Ioana Pop & Jannis Dinkelacker
Tilburg School of Social and Behavioral Science
Powerful substances in tiny bits. The microdosing practice among Dutch students
Microdosing is defined as the ingestion of sub-threshold doses of psychedelic drugs in an attempt to enhance cognitive tasks, to boost physical energy levels, to promote emotional balance, and to treat anxiety, depression and addiction. In the present project, we examine how the microdosing practice manifests itself among the student population at a Dutch university.
We invited 20 students from any background, who already have experience in microdosing psychedelics, for a single interview of around 60 minutes. During the interview, we explored their motivations and the effects that the practice of microdosing has had on their life. Our observation is that at this moment there is little that we know about the subjective experience with this practice and that the accounts in the media are highly polarized, between very positive to very negative. We aim to provide an impartial account of the experience of microdosing and enable the voices of those engaged in this practice to be heard.
The microdosing practice reflects specific institutional pressures linked mainly to the academic life, e.g., performance / workload pressures. Such pressures play a role in the pursue of methods to enhance cognitive performance, and microdosing is one of such methods. Next, this practice reflects general a societal discourse around the concepts of “self-work”, “growth” and “healing”. Subsequently, this project directly links to the general topics of pharmaceuticalization and therapeuticalization in the specific type of a context, the university. Funding This was was supported by University Fund, TiU.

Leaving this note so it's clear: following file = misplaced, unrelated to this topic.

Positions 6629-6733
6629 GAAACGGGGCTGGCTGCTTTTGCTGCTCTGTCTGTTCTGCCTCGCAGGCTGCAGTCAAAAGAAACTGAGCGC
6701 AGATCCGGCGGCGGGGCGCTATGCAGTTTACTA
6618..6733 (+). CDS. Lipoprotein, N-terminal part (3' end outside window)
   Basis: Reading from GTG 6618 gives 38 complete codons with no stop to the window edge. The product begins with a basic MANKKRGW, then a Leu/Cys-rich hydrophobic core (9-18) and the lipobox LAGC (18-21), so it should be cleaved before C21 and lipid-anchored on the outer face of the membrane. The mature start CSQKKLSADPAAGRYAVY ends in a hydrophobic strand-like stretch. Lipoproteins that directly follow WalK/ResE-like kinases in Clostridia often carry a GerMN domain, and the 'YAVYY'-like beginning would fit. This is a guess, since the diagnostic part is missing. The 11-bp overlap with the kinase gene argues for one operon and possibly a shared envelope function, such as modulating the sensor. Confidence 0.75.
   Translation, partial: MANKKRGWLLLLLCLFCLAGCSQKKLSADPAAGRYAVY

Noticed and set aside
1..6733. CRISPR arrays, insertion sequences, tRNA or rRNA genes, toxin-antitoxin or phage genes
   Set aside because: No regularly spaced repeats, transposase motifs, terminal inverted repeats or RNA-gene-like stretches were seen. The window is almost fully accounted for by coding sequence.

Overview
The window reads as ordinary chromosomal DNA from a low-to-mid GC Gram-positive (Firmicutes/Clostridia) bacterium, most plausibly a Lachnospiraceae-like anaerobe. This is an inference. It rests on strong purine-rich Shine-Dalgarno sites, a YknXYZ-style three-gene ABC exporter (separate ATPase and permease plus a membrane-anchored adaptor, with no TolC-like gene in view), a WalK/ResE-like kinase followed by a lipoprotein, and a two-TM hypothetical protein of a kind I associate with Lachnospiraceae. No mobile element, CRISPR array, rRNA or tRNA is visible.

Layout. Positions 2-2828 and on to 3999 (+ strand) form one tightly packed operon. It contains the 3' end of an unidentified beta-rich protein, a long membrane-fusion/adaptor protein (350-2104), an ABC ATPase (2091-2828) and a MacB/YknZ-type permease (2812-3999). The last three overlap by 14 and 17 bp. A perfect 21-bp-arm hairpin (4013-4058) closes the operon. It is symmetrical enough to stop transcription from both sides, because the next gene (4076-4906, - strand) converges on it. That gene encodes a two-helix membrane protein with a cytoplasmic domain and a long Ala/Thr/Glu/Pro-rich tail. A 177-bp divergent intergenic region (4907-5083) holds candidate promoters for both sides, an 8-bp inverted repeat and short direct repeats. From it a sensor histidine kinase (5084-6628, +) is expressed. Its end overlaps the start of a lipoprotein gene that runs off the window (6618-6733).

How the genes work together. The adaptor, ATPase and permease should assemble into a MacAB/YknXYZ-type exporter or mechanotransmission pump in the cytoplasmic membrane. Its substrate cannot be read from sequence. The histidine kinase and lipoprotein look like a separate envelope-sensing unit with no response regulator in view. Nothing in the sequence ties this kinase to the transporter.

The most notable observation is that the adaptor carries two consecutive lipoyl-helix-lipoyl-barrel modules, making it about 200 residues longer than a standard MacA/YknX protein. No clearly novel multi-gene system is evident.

Ioana Pop is Assistant Professor of Sociology at the Department of Sociology at Tilburg University (the Netherlands). Her research interests regard the social causes of disease, with a particular interest in mental health and wellbeing. She has an interdisciplinary theoretical focus and she approaches dynamics within societal, familial/communal, and individual levels both from a comparative and a life-course perspective, using quantitative as well as qualitative methods.
Jannis Dinkelacker received his Bachelor of Science in Cognitive Neuropsychology from Tilburg University, and he is currently pursuing a master degree in Positive Psychology. His interests include neurobiology of health, well-being & behavioral change. The collaboration with Ioana resulted in a data collection pilot on the practice of microdosing with psychedelics among (mainly) student population. In this project, they combine qualitative interviews with longitudinal quantitative data collection in the form of online cognitive testing and experience sampling methods.